Meals start with focaccia and a bowl of herb-studded olive oil, a welcome gesture in an industry where complimentary bread service is increasingly rare. Whether this is a sign of the restaurant’s age or simply a gesture of hospitality is irrelevant; what counted was that there was something in my stomach as I pondered the menu and enjoyed a cocktail after a long day. Some nights, mussels followed. Other nights brought artichokes, arugula and roasted red peppers ringed by bufala mozzarella, the water-buffalo-milk cheese as creamy as soft-boiled eggs. Carciofi, a salad of grana-Padano-crusted artichokes with arugula and truffle-brown-butter vinaigrette, was excellent, despite the use of truffle oil, a fallen-from-grace (and often synthetic) ingredient.

Over the years, Cucina Colore has become synonymous with carbohydrates, both in pizzas and pastas. One gluttonous night I tried both, ordering a parma pizza as an appetizer and the seafood-filled tagliatelle aragosta for my main. What followed became a recurring theme: ups followed by downs, downs followed by ups. The pizza had spent too long in the 800-degree oven; its bottom and edges were black, a color I enjoy on the occasional bubble of a true Neapolitan pie but found overbearing here. I tried to salvage the crust, scraping it with a knife like I would burnt toast. If properly attended to, the pie would’ve been delightful, the garlicky ricotta and mozzarella balanced by handfuls of raw arugula and prosciutto. I picked at the arugula, hoping to turn it into an ad hoc salad, only to realize the peppery greens had left the kitchen undressed. My pasta was far better, with strands of tagliatelle so tender, they could’ve passed for housemade. Carefully plated, the pasta was studded with shrimp, spinach, grape tomatoes and summer squash that had been evenly quartered and cooked to an appealing crisp-tender. To the side sat a four-ounce lobster tail, linked to the rest of the plate by a light tomato broth called a brodetto, with hints of shrimp stock and wine.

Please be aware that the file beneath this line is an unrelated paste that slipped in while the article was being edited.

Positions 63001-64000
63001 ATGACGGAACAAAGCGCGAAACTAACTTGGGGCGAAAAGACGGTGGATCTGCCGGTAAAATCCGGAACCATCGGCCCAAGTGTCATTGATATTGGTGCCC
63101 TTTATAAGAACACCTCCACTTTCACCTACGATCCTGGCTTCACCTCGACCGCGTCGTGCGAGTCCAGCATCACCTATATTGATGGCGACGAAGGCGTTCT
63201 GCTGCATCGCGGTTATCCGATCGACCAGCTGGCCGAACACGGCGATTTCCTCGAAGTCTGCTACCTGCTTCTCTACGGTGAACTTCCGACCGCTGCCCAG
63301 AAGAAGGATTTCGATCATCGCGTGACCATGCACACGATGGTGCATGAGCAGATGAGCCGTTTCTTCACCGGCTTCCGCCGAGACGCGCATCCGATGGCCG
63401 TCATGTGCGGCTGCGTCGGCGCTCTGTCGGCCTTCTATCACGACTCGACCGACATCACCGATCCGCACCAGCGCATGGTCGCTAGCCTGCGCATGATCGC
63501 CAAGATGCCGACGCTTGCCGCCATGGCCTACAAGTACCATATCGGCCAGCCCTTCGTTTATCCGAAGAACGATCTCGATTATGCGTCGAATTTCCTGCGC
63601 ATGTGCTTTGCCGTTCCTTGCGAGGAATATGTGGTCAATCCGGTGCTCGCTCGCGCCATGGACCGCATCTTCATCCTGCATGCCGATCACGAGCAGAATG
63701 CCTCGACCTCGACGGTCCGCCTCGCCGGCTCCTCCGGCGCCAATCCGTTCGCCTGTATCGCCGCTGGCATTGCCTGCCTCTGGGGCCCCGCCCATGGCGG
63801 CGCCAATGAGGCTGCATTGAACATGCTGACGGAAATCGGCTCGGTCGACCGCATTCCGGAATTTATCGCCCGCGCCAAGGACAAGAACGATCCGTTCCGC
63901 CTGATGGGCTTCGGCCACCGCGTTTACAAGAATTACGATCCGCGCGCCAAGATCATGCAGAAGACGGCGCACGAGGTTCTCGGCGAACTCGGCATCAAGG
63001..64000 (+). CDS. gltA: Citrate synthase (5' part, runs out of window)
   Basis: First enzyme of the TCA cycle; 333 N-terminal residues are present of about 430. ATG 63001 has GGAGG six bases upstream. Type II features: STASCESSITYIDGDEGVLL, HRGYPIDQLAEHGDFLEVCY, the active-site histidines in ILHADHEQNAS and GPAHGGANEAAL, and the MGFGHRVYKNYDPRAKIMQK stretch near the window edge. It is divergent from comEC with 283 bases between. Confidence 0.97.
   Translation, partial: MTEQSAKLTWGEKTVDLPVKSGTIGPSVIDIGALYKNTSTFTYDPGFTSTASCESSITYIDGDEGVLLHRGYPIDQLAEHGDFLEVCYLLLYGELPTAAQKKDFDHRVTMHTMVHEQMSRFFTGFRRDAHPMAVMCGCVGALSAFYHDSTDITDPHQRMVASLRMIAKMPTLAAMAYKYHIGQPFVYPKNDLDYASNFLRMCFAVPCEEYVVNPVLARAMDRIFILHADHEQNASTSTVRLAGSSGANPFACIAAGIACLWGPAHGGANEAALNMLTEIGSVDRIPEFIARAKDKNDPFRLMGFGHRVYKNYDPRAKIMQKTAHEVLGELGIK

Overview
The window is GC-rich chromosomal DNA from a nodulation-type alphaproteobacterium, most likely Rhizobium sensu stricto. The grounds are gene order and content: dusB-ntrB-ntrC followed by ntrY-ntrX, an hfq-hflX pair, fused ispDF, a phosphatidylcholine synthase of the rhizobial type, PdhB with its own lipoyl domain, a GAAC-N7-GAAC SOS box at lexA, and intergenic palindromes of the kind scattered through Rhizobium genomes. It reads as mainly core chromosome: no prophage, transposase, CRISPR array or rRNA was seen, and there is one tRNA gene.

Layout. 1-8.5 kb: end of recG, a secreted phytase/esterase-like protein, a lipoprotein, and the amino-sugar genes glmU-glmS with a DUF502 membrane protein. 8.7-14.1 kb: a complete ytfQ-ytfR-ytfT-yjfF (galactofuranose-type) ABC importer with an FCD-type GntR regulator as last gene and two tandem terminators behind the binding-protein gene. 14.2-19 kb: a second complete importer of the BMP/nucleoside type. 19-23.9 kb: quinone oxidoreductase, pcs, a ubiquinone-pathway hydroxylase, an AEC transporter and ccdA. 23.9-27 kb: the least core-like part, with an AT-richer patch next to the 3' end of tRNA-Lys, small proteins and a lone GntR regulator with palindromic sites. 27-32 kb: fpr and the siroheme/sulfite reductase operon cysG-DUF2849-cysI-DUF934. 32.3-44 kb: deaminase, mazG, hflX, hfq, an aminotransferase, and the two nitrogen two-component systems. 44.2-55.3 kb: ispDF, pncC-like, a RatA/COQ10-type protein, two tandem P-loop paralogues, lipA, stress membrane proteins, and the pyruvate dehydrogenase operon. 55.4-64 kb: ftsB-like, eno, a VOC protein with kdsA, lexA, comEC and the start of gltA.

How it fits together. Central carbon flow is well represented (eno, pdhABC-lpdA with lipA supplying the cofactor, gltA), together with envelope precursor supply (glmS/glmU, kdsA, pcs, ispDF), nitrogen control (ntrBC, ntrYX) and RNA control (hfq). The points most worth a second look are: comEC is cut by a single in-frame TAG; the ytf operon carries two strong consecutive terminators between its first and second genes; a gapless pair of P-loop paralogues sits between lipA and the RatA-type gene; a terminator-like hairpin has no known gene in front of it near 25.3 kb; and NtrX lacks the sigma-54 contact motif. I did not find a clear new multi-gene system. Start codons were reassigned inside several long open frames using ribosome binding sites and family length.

Other dishes were equally strong, including chicken cutlets with marsala, green beans, roasted potatoes and tomatoes slow-roasted in-house until their sugars concentrated in deep wrinkles. Hazelnut-crusted cod, light on the hazelnuts, was delightful nonetheless, with fat flakes of fish, creamy sweet-potato purée and Brussels sprouts that were mercifully blanched and sautéed, not — as current trends would have it — fried. And that’s by design: The restaurant is “timeless,” stresses Momo, “not trendy.”